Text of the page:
If you bounce from project to project and have a hard time focusing on just one, listen to this interview with Greg Thomson.
Lack of focus is what kept his previous businesses from reaching their potential. Once he learned how to work with his innate curiosity (not eliminate it, but harness its power), he made Tall Tree Games into a hit casual game company that generated $6+ million in its last fiscal year.
Listen to this program to hear how he’s doing it.
Greg has been developing for the Facebook platform since it first opened in May of 2007. In the last three years, he has lead the development and release of more than 20 Facebook applications that have each reached over 1 million users. In 2008, Tall Tree Games developed and released Yoville, a virtual world which was later sold to Zynga. Among Greg’s many contributions to social gaming was the pioneering of offer rewards in 2007, which account for up to 60% of revenue for most social games.
Three messages before we get started. If you’re a tech entrepreneur, don’t you have unique legal needs that the average lawyer can’t help you with? That’s why you need Scott Edward Walker of Walker Corporate Law. If you read his articles on VentureBeat, you know that he can help you with issues like raising money or issuing stock options or even deciding whether to form a corporation. Scott Edward Walker is the entrepreneur’s lawyer. See him at WalkerCorporateLaw.com.
Do you remember when I interviewed Sarah Sutton Fell about how thousands of people paid for her job site? Look at the biggest point that she made. She said that she has a phone number on every page of her site because, and here’s a stat, 95% of the people who call end up buying. Most people, though, don’t call her. But seeing a real number increases their confidence in her and they buy. So try this. Go to Grasshopper.com and get a phone number that will make your company sound professional. Add it to your site, and see what happens. Grasshopper.com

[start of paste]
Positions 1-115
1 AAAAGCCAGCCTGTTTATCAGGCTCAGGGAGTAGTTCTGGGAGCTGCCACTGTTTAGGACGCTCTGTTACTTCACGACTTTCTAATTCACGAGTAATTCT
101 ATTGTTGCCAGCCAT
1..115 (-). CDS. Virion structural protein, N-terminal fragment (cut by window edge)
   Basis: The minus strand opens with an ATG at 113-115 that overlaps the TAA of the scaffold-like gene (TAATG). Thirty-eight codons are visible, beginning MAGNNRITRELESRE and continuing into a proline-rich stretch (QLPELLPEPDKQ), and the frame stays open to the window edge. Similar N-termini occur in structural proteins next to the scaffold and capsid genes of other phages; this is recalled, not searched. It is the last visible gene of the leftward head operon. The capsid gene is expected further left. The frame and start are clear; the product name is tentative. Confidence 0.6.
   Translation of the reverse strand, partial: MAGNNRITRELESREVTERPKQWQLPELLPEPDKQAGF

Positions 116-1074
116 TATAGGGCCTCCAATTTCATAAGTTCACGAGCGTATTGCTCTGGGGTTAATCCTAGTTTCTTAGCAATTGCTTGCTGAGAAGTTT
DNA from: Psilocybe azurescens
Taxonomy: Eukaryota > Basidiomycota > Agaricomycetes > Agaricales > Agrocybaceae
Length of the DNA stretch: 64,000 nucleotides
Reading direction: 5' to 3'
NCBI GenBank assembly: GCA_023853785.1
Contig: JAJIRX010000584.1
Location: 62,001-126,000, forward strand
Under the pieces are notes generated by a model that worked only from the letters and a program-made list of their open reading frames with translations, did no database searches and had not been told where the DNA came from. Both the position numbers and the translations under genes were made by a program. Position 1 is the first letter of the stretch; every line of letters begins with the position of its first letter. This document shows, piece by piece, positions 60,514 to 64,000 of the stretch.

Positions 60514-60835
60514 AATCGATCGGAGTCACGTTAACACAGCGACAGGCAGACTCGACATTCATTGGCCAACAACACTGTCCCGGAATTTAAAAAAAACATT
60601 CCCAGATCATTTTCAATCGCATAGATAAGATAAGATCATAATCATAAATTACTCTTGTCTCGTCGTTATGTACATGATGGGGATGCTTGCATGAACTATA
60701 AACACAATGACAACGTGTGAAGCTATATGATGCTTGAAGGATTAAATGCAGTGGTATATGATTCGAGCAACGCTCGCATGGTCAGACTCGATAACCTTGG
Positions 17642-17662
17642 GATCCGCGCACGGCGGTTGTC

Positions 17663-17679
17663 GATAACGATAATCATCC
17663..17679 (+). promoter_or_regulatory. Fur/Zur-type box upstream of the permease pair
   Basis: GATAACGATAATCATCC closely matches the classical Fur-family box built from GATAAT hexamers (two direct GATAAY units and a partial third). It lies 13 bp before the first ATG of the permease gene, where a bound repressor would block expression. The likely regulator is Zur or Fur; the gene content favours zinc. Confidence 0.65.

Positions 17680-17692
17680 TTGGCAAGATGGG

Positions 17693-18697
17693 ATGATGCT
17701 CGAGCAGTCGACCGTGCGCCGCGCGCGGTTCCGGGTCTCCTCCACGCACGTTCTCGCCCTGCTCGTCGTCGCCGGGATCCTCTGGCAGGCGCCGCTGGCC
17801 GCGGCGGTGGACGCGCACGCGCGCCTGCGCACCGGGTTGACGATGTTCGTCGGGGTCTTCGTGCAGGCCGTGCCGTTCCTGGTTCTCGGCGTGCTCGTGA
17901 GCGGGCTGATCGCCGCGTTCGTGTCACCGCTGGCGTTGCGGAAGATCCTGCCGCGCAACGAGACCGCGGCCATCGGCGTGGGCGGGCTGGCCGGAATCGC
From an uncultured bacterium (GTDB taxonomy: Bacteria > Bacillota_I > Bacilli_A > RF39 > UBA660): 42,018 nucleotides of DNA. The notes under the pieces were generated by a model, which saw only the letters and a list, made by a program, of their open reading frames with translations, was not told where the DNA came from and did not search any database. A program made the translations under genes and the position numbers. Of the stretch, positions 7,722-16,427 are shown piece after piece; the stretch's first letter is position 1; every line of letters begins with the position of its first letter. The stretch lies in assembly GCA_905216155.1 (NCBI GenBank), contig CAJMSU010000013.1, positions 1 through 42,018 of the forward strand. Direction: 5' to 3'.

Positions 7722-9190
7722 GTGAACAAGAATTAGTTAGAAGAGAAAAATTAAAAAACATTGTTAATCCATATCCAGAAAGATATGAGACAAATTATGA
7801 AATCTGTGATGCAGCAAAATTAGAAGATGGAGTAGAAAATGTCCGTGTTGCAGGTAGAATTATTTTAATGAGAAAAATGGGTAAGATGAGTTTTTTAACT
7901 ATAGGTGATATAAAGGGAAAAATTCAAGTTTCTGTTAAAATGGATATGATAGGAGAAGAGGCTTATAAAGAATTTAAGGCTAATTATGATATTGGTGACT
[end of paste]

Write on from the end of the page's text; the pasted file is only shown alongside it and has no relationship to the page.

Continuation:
Remember Patrick Buckley, who I interviewed? He came up with an idea for an iPad case. He built a store to sell it, and in a few months he generated about a million dollars in sales. The platform he used is Shopify. If you have an idea to sell anything, set up your store on Shopify.com because Shopify stores are designed to increase sales. Plus Shopify makes it easy to set up a beautiful store and manage it, Shopify.com.
Here’s the program.
Andrew Warner: Hi, everyone. My name is Andrew Warner. I’m the founder of Mixergy.com, home of the ambitious upstart. How does a bootstrapped entrepreneur revolutionize the way the game makers profit online? Joining me is Greg Thomson, the founder of Tall Tree Games. He started developing for the Facebook platform when it first opened in 2007. To monetize his apps, he pioneered a new revenue format called offer rewards. In 2007, he created YoVille, the hugely successful virtual world which he sold to Zynga. His current roster of apps includes FishWorld, which according to Facebook has 925,000 monthly active users.